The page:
saturday night

News

on August 4, 2002

It’s Saturday night and I’m sitting home alone…….. Loser! lol!

Vic’s in Ipswich for a hen’s night and I miss her 🙁  It’s quite strange – ever since we found out about her being pregnant I worry about her a lot more.

It’s been an interesting day – we had the super six around for breakfast this morning to watch the tri-nations match between NZ and Australia.  The All Blacks had another heart-breaking loss in the last minute.  MacDonald gave away a penalty with time up on the clock and it was slotted away to give Australia the win :glum:  Buggery bollocks!!  This was only partially relieved by Nigel Avery winning double gold in the 105kg+ weightlifting at the Commonwealth Games……………

And it’s raining 🙁

Again

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18 Responses to “saturday night”

  1. Bekah says:

    What’s a “hen’s night”?

  2. Marc says:

    I’m sure you call them something else in the US – a hens night is the female equivalent of a stag party.

  3. Lynda says:

    I don’t think there’s anything like that in the US.  Only because it happens every time a group of women get together.  Maybe a “girl’s night out”?

    A hen’s night.  That sounds like a measurement of time.

    “Seem’s like Doug has been in the big city for a year, but it’s only been two weeks since he left the farm.”

    “I know, it seems like a hen’s night, doesn’t it?”

  4. Marc says:

    No it’s more than that (I think)

    They did silly things like dress the bride to be up with a veil, handcuffs, learner plates (like on a car), rabbit ears! etc and then get her to do “tasks” These were written on cards and consisted of thing such as “kiss the tallest man in the room”, “get a man to give you his underwear” and so on……..

    Mind you if this happens every time a group of women get together in your town the so be it wink lol!

  5. Lynda says:

    Ummmmm.  Other than a bachlorette party, I’ve never heard of anyone doing this in the U.S. on a regular basis.  I mean, enough to warrant a name for it.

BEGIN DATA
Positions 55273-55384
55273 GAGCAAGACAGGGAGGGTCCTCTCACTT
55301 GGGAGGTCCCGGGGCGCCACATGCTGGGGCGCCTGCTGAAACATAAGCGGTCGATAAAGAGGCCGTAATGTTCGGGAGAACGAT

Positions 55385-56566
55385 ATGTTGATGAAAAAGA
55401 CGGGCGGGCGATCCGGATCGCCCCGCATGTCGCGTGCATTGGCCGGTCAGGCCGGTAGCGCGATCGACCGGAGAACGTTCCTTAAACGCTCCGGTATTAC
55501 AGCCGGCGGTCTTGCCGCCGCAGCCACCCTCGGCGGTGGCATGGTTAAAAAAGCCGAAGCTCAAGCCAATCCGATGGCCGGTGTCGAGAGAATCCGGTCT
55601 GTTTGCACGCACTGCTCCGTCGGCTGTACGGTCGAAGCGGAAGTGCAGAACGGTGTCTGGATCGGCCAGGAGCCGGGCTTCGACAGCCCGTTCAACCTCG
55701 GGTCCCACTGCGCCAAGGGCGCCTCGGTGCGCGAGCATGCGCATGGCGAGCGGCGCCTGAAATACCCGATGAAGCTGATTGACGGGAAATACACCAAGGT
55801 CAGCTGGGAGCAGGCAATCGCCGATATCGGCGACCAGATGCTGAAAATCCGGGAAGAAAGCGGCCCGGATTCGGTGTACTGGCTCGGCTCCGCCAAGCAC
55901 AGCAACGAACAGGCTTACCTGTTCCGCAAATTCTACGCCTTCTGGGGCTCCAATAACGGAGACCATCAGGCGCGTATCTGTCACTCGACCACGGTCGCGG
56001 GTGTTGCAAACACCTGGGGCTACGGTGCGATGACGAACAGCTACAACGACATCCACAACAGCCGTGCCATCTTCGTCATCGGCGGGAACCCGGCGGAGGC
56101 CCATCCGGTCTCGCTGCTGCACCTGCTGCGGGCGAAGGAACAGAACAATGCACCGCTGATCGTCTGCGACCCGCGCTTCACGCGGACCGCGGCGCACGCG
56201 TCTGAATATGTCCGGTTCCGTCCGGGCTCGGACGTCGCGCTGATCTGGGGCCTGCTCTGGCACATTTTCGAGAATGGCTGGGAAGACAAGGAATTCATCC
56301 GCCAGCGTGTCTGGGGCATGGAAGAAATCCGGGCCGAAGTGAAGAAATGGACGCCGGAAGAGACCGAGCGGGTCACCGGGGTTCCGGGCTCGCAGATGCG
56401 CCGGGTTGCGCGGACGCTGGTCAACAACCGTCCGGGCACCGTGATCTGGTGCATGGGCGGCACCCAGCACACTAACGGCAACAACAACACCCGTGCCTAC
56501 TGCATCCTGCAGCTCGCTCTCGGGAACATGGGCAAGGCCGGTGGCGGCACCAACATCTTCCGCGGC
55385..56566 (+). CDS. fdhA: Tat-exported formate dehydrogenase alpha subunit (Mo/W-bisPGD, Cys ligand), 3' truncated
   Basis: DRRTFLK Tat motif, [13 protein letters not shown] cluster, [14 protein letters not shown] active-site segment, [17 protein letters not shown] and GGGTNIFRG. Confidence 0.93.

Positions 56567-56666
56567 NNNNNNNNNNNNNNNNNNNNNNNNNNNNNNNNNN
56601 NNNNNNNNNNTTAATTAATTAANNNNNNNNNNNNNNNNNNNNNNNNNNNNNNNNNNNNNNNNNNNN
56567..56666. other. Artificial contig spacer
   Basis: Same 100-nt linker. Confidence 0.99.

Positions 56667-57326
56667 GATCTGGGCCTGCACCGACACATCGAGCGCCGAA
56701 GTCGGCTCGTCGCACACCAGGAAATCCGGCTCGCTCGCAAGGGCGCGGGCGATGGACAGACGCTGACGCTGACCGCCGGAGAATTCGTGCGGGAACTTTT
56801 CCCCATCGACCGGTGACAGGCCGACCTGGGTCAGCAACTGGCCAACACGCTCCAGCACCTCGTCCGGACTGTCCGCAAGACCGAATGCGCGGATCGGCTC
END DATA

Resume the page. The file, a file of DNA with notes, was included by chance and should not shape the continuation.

I’m sure there are some fetish groups that get together like this, but I’d think men would be included there…

    I know groups of 12 year old girls do stuff like this nearly every time they get together, but other than that.. no…

    If I ever go to England, I’ll need to remember NOT to go to a “hen’s night” should someone invite me. smile

  6. Marc says:

    Hmm – I think I need to explain slightly more smile

    This is a party held by a group female friends and relatives before one of them gets married.  It’s not done on a regular basis (unless you have lot’s of friends getting married at the same time! wink)

    Guys have done this for years and recently women have started doing it…. there’s nothing fetishist about it – it’s just celebrating the brides last days as a single woman.

    Is this the description of a bachlorette party? 

  7. Lynda says:

    Ahh.  Yes.  That makes much more sense then. smile A bachlorette party.

    Whew!  I was beginning to think y’all were a bunch of freaky English people! smile

  8. Marc says:

    Phew – I’m glad we got there in the end :zoink:

  9. Lynda says:

    By the way, just to show you how 1 track my mind is, you said Vic was in Ipswich and my mind immediately read that as Ipswitch

    ::shakes head::

  10. Marc says:

    sad……… lol! 

    yeah – Vic’s a software developer! heh heh :vbg:

  11. Bekah says:

    Oh.

    Bachlorette party = hen’s night.

    Where in the hell did that name come from?

    What do you guys call Bachlor parties?

  12. Lynda says:

    I’m guessing they call them “stag” parties.

  13. Marc says:

    And you’d be right smile

    I’m sure I’ve seen them called stag parties in US movies?

  14. Lynda says:

    Not usually.

    We even have a movie called Bachelor Party with Tom Hanks. smile

    Maybe they change the name for British releases like they changed the name in the US for Harry Potter…

    wink

  15. Marc says:

    After searching google it does indeed seem to be a UK (and sometimes Canadian) name.

    There are a couple of sites in the US that use the terms interchangably such as this one although it seems to refer to it in a more historical sense.

    PS:  It stayed as Bachelor Party over here.

  16. Lynda says:

    Canada’s tripping.  They’ll swear to the high heavens that they’re all British.  I’m surprised they don’t drive on the left side of the road.

  17. Marc says:

    lol!  They’ll swear to the high heavens that they’re all British – unless of course they think they’re French!  😮

  18. Lynda says:

    By the way, the only time I hear the word “stag” used around here is used in the context of a guy going somewhere without a date.

    “He’s going stag to the party.”

    Either way, I suppose it means a guy who is unattached.

    Odd way we use words, isn’t it?